The singer with one of America's coolest bands, Richmond Fontaine, Willy Vlautin is also one of the country's best new writers, a man who never wastes a word and whose insight and characters can just stop you mid-sentence. He's already written two acclaimed books, 'The Motel Life' and 'Northline', and now 'Lean on Pete' looks set to give him the wider audience he so richly deserves.
Charley Thompson is 15-years-old and has spent his life moving from town to town with his feckless father in the Pacific Northwest. The latest stop is Portland, Oregon, where the smart and athletic Charley has hopes of starting school in September and trying out for the local football team. In the meantime, he's making some money and passing the lonely hours working at the local racetrack, where he becomes friends with Lean on Pete, a horse with only a few paydays left in him and who, through a shocking incident, will become the most important thing in Charley's life.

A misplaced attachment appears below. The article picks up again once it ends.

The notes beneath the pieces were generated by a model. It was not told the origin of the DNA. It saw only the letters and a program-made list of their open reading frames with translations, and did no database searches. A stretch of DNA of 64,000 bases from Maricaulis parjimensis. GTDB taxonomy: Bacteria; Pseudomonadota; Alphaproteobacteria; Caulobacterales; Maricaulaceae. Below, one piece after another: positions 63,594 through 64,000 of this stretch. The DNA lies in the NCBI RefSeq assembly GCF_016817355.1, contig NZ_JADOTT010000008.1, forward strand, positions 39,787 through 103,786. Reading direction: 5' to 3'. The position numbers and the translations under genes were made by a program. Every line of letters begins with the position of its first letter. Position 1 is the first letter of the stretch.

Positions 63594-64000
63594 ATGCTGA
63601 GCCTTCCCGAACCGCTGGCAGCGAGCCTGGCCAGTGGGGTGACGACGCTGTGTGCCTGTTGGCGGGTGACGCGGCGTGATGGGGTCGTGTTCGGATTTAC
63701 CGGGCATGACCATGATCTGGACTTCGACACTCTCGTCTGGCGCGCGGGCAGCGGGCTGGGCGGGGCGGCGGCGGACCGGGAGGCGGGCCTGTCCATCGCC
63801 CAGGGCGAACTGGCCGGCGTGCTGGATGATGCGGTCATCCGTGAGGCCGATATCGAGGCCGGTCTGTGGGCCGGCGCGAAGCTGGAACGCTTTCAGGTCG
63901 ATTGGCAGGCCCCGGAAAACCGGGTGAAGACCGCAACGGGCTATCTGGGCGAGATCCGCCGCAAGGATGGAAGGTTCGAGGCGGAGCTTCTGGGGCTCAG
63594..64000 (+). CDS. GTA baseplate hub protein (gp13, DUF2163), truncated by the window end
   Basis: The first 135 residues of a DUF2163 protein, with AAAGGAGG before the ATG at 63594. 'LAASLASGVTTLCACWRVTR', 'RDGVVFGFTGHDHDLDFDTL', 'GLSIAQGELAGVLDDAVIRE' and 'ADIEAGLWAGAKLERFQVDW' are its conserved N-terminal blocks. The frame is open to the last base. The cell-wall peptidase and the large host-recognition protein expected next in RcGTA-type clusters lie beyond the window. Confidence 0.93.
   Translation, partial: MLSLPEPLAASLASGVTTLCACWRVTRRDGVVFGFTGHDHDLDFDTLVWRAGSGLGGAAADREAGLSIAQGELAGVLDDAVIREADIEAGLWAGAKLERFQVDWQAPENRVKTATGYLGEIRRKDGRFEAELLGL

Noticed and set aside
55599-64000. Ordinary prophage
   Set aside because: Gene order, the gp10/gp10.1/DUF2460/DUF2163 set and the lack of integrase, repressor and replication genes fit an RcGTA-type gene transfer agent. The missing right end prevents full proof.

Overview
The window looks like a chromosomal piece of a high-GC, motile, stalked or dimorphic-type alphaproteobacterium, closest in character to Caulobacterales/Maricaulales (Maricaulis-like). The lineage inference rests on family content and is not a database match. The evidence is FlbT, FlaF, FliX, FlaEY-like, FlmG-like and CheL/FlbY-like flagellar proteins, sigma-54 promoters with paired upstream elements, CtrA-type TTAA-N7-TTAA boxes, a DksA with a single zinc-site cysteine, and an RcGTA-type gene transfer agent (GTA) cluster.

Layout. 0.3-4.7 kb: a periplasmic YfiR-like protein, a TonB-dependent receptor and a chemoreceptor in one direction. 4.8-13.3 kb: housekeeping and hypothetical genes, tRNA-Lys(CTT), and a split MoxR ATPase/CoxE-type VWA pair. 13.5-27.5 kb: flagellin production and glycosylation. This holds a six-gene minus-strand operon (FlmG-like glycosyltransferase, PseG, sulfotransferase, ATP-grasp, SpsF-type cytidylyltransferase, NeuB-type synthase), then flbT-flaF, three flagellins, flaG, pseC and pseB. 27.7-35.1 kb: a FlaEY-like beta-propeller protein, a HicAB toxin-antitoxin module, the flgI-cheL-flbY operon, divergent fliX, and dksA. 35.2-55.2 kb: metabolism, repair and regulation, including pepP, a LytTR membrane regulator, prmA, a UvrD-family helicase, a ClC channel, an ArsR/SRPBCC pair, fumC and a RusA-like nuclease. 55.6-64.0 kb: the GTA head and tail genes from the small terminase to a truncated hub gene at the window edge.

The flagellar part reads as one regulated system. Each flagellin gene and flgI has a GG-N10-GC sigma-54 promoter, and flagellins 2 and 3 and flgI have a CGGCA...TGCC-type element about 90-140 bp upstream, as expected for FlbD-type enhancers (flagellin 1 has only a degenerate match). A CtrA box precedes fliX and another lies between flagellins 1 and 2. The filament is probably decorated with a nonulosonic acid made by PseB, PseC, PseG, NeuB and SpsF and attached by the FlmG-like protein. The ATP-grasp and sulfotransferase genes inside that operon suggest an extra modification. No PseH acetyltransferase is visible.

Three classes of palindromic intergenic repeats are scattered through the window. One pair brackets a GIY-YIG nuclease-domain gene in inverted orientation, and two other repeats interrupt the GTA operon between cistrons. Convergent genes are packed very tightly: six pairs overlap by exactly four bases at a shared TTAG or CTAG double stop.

It's one of reading's great joys to look at the cover of a book and remember where it brought you, and with 'Lean on Pete' you'll want to take that journey again and again. With beautiful, unfussy prose Vlautin tells the story of a boy who has to grow up far too quickly and who encounters the best and worst of people as he tries to put some distance on what has happened to him.
This is an adventure that's rich in social comment and evokes memories of classic American cinema of the 1970s. 'Lean on Pete' would make a great film, too, but it's just so precious that you'd prefer that it never reached the big screen if any of Vlautin's honesty or magic was going to get lost along the way.
This is one horse you won't lose money on.